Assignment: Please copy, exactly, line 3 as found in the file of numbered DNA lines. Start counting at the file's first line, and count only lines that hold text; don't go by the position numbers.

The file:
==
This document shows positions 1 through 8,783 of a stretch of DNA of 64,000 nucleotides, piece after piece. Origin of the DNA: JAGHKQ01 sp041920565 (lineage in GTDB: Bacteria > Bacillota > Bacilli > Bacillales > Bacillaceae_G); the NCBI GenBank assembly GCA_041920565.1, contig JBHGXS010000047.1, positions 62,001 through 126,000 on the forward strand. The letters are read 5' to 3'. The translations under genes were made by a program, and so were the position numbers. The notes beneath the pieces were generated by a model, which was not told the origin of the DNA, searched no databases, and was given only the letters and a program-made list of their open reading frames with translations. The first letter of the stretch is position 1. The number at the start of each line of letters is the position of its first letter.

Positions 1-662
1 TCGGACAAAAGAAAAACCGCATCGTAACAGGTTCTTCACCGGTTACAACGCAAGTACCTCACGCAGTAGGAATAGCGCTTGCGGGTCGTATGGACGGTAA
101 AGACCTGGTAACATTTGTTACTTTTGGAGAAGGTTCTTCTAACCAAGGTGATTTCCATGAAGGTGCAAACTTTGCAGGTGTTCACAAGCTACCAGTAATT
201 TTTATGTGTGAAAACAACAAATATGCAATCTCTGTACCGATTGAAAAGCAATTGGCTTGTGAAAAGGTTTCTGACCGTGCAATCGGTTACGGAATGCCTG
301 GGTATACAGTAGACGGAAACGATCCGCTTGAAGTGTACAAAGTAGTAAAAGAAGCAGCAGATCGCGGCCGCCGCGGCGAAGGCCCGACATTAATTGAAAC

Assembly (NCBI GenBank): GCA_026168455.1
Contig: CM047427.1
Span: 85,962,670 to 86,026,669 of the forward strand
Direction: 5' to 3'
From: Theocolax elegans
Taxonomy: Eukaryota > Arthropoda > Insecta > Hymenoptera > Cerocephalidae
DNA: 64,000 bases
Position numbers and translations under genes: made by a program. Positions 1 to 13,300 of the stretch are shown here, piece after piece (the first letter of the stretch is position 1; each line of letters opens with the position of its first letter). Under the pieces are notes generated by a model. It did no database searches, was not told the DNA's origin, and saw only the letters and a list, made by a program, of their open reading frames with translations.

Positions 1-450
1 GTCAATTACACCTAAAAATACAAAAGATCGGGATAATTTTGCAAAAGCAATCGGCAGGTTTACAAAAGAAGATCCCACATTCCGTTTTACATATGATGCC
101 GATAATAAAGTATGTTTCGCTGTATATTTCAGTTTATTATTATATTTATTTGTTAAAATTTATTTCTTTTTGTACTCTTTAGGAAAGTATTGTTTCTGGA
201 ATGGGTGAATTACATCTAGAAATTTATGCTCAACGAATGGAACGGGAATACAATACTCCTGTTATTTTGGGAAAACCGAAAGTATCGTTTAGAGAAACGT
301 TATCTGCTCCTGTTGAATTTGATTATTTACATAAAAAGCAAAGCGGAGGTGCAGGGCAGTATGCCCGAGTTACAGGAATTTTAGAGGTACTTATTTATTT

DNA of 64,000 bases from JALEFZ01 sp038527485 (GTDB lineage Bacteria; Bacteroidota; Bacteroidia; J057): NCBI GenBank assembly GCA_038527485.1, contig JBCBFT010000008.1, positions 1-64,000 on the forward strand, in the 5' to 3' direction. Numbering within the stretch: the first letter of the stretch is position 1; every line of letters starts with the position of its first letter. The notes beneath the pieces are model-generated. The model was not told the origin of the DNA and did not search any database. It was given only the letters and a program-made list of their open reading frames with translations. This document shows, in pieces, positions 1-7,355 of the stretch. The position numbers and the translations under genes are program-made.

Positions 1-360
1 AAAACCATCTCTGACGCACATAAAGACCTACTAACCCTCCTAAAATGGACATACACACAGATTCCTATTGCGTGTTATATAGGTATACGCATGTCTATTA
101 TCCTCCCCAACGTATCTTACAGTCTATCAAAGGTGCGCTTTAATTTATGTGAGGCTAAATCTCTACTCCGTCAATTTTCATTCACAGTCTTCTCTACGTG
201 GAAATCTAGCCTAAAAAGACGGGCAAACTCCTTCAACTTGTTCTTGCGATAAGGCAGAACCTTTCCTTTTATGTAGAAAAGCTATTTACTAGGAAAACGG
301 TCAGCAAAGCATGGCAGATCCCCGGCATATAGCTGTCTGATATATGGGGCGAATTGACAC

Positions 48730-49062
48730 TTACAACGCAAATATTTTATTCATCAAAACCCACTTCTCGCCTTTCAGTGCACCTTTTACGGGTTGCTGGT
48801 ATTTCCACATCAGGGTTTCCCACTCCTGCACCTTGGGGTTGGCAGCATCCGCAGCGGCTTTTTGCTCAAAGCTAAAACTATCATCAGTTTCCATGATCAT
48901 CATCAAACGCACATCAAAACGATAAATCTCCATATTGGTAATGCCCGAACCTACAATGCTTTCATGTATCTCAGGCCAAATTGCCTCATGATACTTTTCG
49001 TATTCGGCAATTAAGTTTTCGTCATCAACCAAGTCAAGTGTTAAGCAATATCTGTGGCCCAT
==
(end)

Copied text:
1 TCGGACAAAAGAAAAACCGCATCGTAACAGGTTCTTCACCGGTTACAACGCAAGTACCTCACGCAGTAGGAATAGCGCTTGCGGGTCGTATGGACGGTAA